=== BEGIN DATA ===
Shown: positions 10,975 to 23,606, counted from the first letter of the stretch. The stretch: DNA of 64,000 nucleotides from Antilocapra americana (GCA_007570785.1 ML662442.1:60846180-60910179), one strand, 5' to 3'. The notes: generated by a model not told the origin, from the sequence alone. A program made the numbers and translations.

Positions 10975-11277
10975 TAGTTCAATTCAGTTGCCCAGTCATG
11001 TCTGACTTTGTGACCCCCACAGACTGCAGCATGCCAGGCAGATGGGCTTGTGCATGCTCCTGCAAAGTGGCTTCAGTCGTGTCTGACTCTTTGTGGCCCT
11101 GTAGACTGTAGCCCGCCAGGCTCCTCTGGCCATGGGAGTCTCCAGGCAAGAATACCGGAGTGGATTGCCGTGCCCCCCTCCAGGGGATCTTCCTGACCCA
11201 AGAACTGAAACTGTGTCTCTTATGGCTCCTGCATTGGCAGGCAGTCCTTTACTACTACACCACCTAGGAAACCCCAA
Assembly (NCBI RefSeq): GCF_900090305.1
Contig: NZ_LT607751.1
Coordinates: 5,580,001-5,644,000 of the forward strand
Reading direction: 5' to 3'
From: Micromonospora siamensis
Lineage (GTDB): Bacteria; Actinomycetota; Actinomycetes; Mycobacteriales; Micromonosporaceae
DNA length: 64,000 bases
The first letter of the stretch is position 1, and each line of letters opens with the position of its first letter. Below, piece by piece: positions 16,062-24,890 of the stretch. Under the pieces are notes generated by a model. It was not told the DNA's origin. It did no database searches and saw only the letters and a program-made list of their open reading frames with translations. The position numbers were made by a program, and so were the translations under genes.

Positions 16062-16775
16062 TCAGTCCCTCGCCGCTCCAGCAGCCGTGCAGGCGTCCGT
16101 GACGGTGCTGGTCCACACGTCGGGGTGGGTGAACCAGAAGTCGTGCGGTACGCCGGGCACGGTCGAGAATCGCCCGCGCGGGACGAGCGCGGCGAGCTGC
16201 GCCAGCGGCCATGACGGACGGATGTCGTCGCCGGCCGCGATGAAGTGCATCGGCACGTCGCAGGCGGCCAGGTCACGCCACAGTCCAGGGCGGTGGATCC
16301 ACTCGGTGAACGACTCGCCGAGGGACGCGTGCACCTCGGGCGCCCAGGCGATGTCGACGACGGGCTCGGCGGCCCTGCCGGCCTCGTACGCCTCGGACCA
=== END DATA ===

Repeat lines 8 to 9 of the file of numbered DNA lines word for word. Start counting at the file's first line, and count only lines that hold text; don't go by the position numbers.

Contig: NZ_LT607751.1
Coordinates: 5,580,001-5,644,000 of the forward strand